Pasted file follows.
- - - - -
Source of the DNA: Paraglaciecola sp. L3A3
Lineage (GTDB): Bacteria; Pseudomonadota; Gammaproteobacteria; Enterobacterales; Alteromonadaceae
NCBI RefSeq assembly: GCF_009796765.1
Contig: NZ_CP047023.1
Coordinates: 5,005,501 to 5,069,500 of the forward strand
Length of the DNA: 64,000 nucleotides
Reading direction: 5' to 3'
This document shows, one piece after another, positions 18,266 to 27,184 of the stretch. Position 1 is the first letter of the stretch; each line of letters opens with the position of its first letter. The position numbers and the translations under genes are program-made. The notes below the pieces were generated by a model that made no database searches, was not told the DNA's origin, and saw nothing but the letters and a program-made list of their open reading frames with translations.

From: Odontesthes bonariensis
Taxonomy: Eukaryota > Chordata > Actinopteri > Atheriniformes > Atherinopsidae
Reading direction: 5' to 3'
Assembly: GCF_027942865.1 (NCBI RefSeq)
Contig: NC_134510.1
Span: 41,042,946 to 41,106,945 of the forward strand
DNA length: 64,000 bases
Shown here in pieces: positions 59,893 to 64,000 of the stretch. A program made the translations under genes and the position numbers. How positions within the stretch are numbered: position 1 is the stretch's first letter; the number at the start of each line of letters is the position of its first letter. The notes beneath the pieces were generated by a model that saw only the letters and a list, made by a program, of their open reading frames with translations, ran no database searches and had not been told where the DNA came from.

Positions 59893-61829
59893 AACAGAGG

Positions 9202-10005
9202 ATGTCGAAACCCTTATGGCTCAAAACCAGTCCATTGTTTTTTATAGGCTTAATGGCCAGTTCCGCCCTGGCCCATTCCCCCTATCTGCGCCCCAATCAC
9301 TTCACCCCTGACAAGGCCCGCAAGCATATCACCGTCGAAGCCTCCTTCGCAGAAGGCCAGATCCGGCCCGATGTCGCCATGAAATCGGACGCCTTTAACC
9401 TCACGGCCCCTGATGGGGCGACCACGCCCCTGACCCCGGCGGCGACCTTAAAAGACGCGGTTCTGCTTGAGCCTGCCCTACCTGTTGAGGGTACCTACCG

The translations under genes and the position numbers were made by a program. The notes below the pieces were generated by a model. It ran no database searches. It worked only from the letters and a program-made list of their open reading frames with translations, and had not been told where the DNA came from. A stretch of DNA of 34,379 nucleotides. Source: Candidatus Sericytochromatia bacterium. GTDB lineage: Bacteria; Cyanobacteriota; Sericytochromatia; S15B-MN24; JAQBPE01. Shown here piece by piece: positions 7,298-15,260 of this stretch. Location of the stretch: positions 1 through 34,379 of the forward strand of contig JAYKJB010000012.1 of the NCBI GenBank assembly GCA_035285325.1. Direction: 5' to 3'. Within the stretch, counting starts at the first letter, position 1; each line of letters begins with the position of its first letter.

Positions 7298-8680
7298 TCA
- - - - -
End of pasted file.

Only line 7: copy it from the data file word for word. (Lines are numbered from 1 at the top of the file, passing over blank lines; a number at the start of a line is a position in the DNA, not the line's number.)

Reading direction: 5' to 3'